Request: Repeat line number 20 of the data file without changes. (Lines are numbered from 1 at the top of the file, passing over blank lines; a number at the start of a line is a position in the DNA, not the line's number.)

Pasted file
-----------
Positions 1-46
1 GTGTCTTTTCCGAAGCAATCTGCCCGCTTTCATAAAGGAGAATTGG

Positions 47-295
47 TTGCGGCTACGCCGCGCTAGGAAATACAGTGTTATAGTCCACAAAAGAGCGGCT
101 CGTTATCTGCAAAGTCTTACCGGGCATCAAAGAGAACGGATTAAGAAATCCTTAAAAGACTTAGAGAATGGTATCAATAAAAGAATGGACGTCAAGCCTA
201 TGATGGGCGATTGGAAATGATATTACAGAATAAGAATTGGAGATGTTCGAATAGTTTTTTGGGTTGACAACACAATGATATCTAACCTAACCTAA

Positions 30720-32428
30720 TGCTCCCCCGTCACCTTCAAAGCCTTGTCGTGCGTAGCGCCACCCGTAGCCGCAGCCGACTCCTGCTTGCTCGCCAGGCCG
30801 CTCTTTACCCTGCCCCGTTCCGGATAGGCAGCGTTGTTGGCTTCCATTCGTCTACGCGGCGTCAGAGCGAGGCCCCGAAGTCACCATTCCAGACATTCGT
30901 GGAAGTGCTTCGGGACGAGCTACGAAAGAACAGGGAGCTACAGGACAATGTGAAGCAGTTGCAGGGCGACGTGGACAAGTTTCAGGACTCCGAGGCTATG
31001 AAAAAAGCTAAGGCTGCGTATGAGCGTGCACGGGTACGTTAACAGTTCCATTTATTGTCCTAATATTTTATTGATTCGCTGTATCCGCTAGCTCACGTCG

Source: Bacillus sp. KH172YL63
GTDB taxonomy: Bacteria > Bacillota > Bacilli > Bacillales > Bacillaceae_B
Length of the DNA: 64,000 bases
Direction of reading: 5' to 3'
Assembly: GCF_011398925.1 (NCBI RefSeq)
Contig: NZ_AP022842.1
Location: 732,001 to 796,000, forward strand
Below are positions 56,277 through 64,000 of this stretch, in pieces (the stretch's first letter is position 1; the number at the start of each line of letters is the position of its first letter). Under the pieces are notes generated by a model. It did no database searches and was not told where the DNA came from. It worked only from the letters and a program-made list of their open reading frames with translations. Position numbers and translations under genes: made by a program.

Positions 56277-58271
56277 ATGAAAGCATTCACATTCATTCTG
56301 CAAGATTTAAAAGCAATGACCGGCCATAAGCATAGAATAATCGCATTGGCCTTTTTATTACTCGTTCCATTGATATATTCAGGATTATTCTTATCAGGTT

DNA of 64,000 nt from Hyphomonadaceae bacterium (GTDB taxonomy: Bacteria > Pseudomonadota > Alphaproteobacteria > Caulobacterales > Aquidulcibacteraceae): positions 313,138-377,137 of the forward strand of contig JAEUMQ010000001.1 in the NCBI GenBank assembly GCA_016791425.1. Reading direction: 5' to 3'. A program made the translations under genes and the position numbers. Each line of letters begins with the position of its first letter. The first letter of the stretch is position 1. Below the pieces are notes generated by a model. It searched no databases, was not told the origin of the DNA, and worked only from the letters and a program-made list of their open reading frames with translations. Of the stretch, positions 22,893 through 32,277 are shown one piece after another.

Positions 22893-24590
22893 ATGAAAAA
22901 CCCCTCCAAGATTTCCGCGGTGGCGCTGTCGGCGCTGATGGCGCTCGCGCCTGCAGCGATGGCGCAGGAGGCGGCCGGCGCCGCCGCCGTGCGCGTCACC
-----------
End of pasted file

Positions 56277-58271